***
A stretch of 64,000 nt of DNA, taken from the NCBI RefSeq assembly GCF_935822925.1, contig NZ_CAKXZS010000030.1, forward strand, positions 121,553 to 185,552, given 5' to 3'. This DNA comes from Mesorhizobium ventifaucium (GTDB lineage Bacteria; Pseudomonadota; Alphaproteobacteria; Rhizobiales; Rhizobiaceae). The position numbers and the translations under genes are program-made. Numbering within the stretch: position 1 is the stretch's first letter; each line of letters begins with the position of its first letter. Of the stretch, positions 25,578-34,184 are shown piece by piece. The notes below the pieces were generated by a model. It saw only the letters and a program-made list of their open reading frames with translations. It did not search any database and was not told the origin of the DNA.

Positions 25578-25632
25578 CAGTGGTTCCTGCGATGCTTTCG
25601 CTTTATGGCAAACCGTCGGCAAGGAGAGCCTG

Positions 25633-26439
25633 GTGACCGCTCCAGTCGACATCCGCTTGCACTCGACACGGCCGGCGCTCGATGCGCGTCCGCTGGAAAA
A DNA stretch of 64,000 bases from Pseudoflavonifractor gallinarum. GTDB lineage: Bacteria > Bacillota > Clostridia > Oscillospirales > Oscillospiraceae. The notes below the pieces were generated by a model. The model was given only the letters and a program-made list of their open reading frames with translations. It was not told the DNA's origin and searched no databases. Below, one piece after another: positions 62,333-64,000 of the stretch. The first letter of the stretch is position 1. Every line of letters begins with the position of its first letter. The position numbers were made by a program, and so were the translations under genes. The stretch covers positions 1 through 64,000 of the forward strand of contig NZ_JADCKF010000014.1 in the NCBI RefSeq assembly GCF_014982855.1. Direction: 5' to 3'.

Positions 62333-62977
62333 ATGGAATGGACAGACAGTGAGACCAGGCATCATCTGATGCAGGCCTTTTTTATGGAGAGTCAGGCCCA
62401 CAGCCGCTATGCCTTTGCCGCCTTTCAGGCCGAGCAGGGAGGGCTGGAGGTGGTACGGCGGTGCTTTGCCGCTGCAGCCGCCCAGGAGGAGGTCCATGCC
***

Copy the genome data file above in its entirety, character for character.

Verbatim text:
A stretch of 64,000 nt of DNA, taken from the NCBI RefSeq assembly GCF_935822925.1, contig NZ_CAKXZS010000030.1, forward strand, positions 121,553 to 185,552, given 5' to 3'. This DNA comes from Mesorhizobium ventifaucium (GTDB lineage Bacteria; Pseudomonadota; Alphaproteobacteria; Rhizobiales; Rhizobiaceae). The position numbers and the translations under genes are program-made. Numbering within the stretch: position 1 is the stretch's first letter; each line of letters begins with the position of its first letter. Of the stretch, positions 25,578-34,184 are shown piece by piece. The notes below the pieces were generated by a model. It saw only the letters and a program-made list of their open reading frames with translations. It did not search any database and was not told the origin of the DNA.

Positions 25578-25632
25578 CAGTGGTTCCTGCGATGCTTTCG
25601 CTTTATGGCAAACCGTCGGCAAGGAGAGCCTG

Positions 25633-26439
25633 GTGACCGCTCCAGTCGACATCCGCTTGCACTCGACACGGCCGGCGCTCGATGCGCGTCCGCTGGAAAA
A DNA stretch of 64,000 bases from Pseudoflavonifractor gallinarum. GTDB lineage: Bacteria > Bacillota > Clostridia > Oscillospirales > Oscillospiraceae. The notes below the pieces were generated by a model. The model was given only the letters and a program-made list of their open reading frames with translations. It was not told the DNA's origin and searched no databases. Below, one piece after another: positions 62,333-64,000 of the stretch. The first letter of the stretch is position 1. Every line of letters begins with the position of its first letter. The position numbers were made by a program, and so were the translations under genes. The stretch covers positions 1 through 64,000 of the forward strand of contig NZ_JADCKF010000014.1 in the NCBI RefSeq assembly GCF_014982855.1. Direction: 5' to 3'.

Positions 62333-62977
62333 ATGGAATGGACAGACAGTGAGACCAGGCATCATCTGATGCAGGCCTTTTTTATGGAGAGTCAGGCCCA
62401 CAGCCGCTATGCCTTTGCCGCCTTTCAGGCCGAGCAGGGAGGGCTGGAGGTGGTACGGCGGTGCTTTGCCGCTGCAGCCGCCCAGGAGGAGGTCCATGCC